5 THYROID REGULATORY HORMONE IN OBESE WOMEN 5 TABLE I T 3, T 4 and TSH Levels in Normal weight, Overweight and Obese Subjects. Normal Overweight Obese P- Value Variables weight (Mean ± S.D) (Mean ± S.D) (Mean ± S.D) T 3 ng/ml 1.16 ± ± ± ** T 4 µg/dl 9.99 ± ± ± ** TSH µiu/ml 1.66 ± ± ± ** **Significance P Serum TSH concentration was 1.66±0.26 µiu/ml in normal weight subjects, 1.92±0.14 µiu/ml in overweight subjects, 2.82±0.67 µiu/ml in obese subjects. Statistical analysis showed that serum TSH concentration was non-significantly higher in overweight subjects than that of normal weight subjects (P 0.05). Serum TSH concentration was significantly higher in obese than that of normal weight subjects (P 0.05). Serum TSH concentration was non-significantly higher in obese than that of overweight subjects (P 0.05).serum T3 and TSH concentration had a positive significant correlation with BMI (r= 0.361, r=0.413, P<0.05) respectively. It is suggested that thyroid and its regulatory hormone levels are altered in obesity. Thyroid hormones are potent modulators of adaptive thermogenesis and can potentially contribute to the development of obesity (Krotkiewski, 2002). Serum T 3 concentration was found significantly lower in over weight and obese subjects as compared to normal weight subject conflicting reports from the literature are available. Stichel et al. (2000) studied thyroid function and obesity in children and adolescent. They concluded that in childhood obesity TSH and T 3 levels are significantly increased. Serum T 4 concentration was found non-significantly higher in obese subjects than that of overweight subjects. Sari et al. (2003) reported that thyroid volume and TSH concentration were higher; free T 3 (P<0.001) and free T 4 concentration (P=0.045) were lower in obese women; however all were still in the normal range. This study shows that serum TSH concentration was found significantly higher in over weight and obese subjects as compared to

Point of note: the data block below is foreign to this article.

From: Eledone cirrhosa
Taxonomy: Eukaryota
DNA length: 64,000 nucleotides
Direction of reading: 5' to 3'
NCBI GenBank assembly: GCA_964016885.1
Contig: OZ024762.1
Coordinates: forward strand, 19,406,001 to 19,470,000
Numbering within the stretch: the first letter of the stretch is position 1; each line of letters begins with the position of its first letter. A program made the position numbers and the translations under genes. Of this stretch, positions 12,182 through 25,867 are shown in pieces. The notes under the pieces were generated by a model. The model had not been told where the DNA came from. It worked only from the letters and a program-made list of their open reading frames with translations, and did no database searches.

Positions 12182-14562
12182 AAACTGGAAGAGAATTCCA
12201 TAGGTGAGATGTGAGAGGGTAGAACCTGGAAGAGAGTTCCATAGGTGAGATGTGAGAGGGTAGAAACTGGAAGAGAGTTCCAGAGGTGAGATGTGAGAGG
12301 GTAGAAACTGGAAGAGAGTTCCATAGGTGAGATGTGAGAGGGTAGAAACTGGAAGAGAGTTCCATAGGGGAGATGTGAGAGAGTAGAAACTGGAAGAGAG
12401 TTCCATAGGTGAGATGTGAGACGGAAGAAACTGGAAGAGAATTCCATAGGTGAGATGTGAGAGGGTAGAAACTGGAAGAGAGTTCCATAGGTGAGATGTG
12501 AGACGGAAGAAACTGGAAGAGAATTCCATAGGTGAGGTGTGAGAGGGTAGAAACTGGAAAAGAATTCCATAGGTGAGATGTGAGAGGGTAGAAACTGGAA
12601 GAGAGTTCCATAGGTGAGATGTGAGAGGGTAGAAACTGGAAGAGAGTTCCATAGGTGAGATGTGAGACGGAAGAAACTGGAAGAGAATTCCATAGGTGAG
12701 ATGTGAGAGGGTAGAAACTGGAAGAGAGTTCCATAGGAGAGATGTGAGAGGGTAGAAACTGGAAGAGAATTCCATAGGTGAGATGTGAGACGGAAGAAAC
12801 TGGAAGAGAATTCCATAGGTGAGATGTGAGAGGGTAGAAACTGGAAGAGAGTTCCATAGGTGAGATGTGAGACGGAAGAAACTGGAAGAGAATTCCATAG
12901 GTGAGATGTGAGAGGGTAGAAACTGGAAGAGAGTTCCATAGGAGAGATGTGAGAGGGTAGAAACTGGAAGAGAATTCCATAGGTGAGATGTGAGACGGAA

6 6 T. FARASAT AND S. FAROOQ normal weight subjects Serum TSH concentration was found nonsignificantly higher in obese subjects as compared to overweight subjects. A significant and positive correlation was observed between serum concentration of TSH and BMI in the control group only. Contradictory reports from the literature are available in this regard. Lacobellis et al. (2005) and Bastemiret al. (2007) observed higher TSH levels in obese subjects with normal thyroid function, while some other studies showed no relationship between TSH and obesity (Wesche et al., 1998; Ritz et al., 2002). Chang et al. (1994) in his studies reported no relationship of TSH with obesity. Lacobellis et al. (2005) studied possible relationship of thyroid function with BMI in euthyroid obese women. TSH was positively correlated with BMI. TSH could represent a marker of attenuated energy balance in severe, but uncomplicated obese women. It is concluded that although thyroid hormones level was in normal range in all the subjects but serum T 3 concentration was significantly lower in obese subjects, T 4 concentration and serum TSH concentration were higher in obese subjects as compared to normal weight subjects and these difference were significant. REFERENCES AFRIDI, K.A. AND KHAN, A., Prevalence and etiology of obesity- An overview. Pakistan J. Nutr., 3 (1): ASTRUP, A., BUEMANN, B., TOUBRO, S., RANNEREIES, C. AND RABEN, A., Low resting metabolic rate in subjects predisposed to obesity: a role for thyroid status. Am. J. Clin. Nutr., 63 (6): BASTEMIR, M., AKIN, F., ALKIS, E., AND KAPTANOGLU, B., Obesity is associated with increased serum TSH level, independent of thyroid function. Swiss Med. (Wkly), 137: DHIMAN, R.K., DUSEJA, A., AND CHAWLA, Y., Asians need different criteria for defining overweight and obesity. Arch. Intern. Med., 165: FILER, J.S. AND FOSTER, D.W., Eating disorder: Obesity, Anorexia Nervosa and Bulimia Nervosa. In: Williams Textbook of Endocrinology (Eds. J. D., Wilson, D.W., Foster, H.M., Kronenberg and P.R., Larsen), 9 th Edition. W.B. Saunders Company, Philadelphia. pp